“Housing and Real Estate Development
I’m no expert when it comes to discussing the finer points of housing and real estate, however as someone who at this point can never even hope to think of one day dreaming about the mere thought of buying a property in or around Vancouver, it’s important to mention that many New Yorkers are in the same boat. I was warned that everything is much more expensive in NYC, but this isn’t true at all. If anything, prices for lodging are almost exactly the same. My trendy, 1500 square foot loft cost close to, if not slightly less, than what you’d end up paying here, which is about three grand per month. And just like here, it pays to have roommates.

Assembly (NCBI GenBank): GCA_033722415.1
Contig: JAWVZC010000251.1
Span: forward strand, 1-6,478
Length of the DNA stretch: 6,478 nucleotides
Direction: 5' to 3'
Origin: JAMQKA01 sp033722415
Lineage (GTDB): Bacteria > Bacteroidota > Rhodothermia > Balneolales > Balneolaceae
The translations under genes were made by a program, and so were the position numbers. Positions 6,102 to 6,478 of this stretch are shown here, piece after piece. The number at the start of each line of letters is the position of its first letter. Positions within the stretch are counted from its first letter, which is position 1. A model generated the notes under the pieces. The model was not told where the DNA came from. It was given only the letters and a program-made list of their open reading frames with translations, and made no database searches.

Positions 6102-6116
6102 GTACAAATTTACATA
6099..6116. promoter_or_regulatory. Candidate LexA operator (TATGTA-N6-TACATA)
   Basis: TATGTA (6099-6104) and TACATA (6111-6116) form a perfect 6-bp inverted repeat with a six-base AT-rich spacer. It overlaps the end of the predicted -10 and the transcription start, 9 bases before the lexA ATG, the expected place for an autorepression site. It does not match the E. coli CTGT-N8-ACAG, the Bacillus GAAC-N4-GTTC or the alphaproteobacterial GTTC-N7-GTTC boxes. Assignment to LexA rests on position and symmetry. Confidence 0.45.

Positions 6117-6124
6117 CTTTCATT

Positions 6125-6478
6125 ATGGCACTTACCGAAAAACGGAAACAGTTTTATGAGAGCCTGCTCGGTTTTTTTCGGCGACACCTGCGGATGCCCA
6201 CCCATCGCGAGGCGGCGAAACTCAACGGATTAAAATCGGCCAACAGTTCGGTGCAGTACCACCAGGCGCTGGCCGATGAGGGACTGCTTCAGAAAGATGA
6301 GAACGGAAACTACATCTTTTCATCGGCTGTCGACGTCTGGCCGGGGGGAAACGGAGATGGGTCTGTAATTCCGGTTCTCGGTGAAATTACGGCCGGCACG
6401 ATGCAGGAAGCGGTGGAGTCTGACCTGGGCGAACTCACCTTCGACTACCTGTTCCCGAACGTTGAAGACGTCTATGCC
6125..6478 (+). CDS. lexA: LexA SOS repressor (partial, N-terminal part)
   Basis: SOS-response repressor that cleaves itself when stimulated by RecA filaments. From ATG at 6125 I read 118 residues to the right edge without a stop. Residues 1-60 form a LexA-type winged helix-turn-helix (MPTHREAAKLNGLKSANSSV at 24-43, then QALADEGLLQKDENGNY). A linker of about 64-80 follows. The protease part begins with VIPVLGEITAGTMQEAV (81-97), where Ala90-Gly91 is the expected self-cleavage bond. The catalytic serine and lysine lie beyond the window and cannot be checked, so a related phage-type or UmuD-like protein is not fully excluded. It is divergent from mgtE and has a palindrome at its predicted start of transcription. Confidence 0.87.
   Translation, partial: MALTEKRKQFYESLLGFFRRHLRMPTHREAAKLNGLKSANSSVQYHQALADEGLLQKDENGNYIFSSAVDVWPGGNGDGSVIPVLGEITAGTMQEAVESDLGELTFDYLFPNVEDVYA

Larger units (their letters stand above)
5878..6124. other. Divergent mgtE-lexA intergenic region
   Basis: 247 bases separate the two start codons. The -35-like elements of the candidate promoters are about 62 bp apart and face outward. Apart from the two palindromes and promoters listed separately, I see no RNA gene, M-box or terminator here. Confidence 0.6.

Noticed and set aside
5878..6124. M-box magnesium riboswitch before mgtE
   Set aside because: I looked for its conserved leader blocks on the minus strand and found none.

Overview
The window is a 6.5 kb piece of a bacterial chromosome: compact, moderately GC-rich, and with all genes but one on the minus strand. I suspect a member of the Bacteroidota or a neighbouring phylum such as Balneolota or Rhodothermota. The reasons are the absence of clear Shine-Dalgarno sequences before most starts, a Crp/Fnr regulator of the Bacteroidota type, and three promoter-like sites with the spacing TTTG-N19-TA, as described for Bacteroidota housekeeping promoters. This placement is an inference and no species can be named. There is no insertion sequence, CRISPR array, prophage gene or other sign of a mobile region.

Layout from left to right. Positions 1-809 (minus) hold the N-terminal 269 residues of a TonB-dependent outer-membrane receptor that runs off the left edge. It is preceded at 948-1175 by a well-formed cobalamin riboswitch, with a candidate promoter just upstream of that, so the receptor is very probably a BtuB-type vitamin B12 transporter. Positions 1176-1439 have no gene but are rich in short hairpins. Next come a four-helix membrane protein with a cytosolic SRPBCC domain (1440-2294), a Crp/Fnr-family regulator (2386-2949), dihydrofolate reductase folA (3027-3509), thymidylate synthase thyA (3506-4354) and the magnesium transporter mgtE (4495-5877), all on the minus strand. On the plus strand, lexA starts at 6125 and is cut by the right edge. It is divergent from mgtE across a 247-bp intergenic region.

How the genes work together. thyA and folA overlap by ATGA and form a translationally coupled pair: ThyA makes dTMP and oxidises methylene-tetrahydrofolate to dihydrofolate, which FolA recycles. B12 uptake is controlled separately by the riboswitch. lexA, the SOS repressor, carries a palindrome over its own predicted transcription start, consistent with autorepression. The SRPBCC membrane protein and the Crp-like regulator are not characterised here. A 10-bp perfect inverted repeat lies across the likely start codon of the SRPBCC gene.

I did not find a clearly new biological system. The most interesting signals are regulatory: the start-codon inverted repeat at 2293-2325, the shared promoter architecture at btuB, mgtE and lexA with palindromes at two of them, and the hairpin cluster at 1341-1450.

There are always new development projects happening all over the city, with walk-ups and high rises popping up all over New York, like zits on a teenager’s chin, boasting deals “starting at only 500K!” The difference between there and here is less of a marketing push. Of course, there are the requisite flyers falling out of every free weekly, but I didn’t notice such an in-your-face attempt as Vancouver’s to get me to sign over the next 30 years of my wages in exchange for a tiny, poorly built shoebox in the sky. Nor did I see any buildings wanting to have sex with the handsome new 12 story about to go up just off Bedford. Maybe it’s because I wasn’t looking, or there was a lack of real estate focused billboards, I don’t recall.